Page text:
Skipping the chicken wings on Super Bowl Sunday? You’re not alone. More than 10 million Americans will skip animal-based chicken wings and instead consume over 160 million plant-based chicken wings, according to estimates by Compassion in World Farming.
Chicken wings were once considered a waste product, only usable for broth or stock. That all changed in 1964 when, according to folklore, a bar owner in Buffalo, NY, accidentally received a shipment of chicken wings instead of chicken necks and decided to turn them into a spicy snack for her customers instead of throwing them away. As the popularity of buffalo wings grew within the bar business, so did the popularity of going to bars to watch televised football games. Thus, the connection between chicken wings and football was born. In the years to come, billions of chicken wings would be consumed across the nation, and they would be dubbed the fan-favorite snack of the Super Bowl.
But at what cost? As the demand for chicken products skyrocketed, the industry became obsessed with making production as profitable as possible. That meant using less space, less feed and resources, and bigger chickens.
Today, the vast majority of chickens raised for meat are kept in overcrowded warehouses with little to no natural light and no opportunities for natural behavior. Bedding is changed so infrequently that it becomes saturated with urine and feces, causing the birds to suffer ammonia burns. The birds’ feed is also intentionally limited, causing chronic hunger and stress. Chickens can typically live for about six years, but in an effort to churn out as much product as possible, chickens in factory farms are slaughtered at only six weeks old.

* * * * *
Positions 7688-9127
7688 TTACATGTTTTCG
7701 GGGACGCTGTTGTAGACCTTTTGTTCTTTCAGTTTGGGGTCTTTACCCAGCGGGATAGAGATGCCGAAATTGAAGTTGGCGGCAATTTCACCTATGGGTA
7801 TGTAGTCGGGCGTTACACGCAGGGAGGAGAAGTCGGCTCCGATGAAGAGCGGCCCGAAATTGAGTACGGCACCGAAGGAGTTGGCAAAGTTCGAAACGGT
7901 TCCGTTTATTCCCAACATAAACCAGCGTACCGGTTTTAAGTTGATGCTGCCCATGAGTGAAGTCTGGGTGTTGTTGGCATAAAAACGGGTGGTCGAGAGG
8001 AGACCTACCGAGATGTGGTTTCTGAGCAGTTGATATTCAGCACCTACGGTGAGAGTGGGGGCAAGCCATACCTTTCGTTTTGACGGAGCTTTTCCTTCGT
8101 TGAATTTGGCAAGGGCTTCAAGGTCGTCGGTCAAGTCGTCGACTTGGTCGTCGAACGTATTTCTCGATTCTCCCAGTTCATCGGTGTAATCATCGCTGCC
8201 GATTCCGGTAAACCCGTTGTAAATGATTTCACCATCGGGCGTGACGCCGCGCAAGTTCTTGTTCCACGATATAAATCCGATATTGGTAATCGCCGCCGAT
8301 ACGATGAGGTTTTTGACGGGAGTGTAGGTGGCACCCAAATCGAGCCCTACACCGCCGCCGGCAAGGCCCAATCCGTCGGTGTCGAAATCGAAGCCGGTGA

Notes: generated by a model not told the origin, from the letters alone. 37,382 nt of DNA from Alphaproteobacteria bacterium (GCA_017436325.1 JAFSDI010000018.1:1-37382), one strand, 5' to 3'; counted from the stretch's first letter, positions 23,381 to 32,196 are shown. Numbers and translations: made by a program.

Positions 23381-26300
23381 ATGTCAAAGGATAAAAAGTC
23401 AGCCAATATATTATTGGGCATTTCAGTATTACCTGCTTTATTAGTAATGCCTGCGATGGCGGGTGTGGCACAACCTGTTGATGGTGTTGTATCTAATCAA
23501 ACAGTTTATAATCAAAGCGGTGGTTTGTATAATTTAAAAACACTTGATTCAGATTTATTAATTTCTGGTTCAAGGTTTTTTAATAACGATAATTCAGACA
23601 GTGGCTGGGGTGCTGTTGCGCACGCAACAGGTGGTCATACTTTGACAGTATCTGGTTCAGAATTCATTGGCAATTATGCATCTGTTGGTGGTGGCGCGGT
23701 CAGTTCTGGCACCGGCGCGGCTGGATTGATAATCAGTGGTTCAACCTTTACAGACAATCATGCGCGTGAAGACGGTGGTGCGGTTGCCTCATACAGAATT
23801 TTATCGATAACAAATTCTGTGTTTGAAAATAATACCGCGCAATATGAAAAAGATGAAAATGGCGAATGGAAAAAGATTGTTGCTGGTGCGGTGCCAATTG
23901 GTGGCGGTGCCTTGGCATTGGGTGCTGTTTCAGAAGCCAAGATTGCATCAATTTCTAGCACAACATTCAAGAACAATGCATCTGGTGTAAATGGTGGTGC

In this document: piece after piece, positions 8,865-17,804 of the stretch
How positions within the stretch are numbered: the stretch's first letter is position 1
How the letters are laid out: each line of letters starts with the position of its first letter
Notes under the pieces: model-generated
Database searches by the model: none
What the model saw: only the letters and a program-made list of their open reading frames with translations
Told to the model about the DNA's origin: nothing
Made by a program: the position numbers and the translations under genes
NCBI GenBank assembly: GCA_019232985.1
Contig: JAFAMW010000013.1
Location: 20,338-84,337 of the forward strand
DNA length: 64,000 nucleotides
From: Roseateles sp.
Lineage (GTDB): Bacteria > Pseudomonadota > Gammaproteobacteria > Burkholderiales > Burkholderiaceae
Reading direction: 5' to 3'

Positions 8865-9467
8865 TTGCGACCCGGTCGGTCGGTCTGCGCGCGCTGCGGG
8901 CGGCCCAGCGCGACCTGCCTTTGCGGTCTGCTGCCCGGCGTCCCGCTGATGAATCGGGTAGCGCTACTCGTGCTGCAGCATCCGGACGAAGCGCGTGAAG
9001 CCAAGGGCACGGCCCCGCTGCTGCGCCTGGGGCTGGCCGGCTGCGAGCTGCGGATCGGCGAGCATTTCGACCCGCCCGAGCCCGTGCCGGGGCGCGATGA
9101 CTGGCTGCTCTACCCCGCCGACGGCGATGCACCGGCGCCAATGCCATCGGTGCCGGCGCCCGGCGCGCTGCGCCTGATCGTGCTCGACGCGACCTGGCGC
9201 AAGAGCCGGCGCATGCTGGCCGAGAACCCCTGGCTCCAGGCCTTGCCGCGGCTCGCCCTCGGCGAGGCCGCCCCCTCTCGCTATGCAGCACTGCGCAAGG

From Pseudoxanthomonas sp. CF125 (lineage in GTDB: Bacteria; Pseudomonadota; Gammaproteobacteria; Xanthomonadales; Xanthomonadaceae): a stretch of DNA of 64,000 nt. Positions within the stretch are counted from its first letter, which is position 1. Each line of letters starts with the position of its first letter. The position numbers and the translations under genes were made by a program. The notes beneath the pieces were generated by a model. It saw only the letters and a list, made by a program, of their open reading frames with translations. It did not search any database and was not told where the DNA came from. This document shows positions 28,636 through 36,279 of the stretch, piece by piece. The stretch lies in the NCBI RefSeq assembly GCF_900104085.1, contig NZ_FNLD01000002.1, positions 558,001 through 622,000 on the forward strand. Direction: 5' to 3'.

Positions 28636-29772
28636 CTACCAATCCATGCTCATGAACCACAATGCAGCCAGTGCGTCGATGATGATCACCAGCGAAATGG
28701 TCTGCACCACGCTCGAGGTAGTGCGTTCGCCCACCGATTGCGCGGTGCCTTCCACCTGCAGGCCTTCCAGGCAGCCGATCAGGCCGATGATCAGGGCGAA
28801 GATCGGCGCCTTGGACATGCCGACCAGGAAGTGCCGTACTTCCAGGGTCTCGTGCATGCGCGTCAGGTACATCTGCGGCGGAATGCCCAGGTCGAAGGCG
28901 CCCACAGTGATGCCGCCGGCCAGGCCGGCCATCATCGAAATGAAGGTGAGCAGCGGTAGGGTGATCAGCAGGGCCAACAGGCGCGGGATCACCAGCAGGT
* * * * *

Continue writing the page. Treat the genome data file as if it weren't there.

The industry has also significantly altered the genetics of the birds. Today’s chickens have been bred to grow so large so quickly that they can suffer severe muscle myopathies and associated bone, lung, and heart disorders. Many can hardly walk, trapped inside a body too big for their legs to support. By the time of slaughter, their weight and age are the equivalent of a 400-pound eight-year-old child.
Chicken production takes a toll on the environment too. The number of chickens raised for meat—over 9 billion in the U.S. and 66 billion worldwide—is more than our earth can naturally support. Much of the soy and corn grown today—and the land, water, fossil fuels, and pesticides used to produce it—is used for livestock feed. For every 100 calories of human-edible crops fed to chickens, only 12 calories are returned as meat for human consumption.
For these reasons and others, an increasing number of Americans are forgoing traditional chicken wings and opting for plant-based versions of the beloved dish. Plant-derived alternatives can be store-bought, homemade, or ordered at restaurants and are made with various base ingredients, including seitan, soy, and cauliflower.
In contrast to animal-based chicken wings, these humane alternatives eliminate welfare concerns and leave a much smaller environmental and biological footprint without sacrificing the taste or joy of partaking in game-day snacking.
We don’t know who will win the Super Bowl this year, but we are willing to bet big that plant-based wings are here to stay. See Compassion USA’s Eat Plants. For a Change. hub for more plant-based dishes and snacks.
Behind the Number:
Average Super Bowl viewership 2010-2019 was 108 million according to CNBC 2021, Sports Media Watch 2021. Estimates of the U.S. vegan and vegetarian population based on an average from Packaged Facts and the Vegetarian Resource Group (8% and 4%, respectively). Estimates that around 33.5% of the U.S. population is flexitarian averaged from Packaged Facts and OnePoll. Popular flexitarian diets range from only eating plant-based once per week to only eating meat once per week. We conservatively assume that one in seven (13%) flexitarians will eat plant-based during the Superbowl. The National Chicken Council estimates roughly 1.4 billion animal-based chicken wings consumed during each of the last three Super Bowls.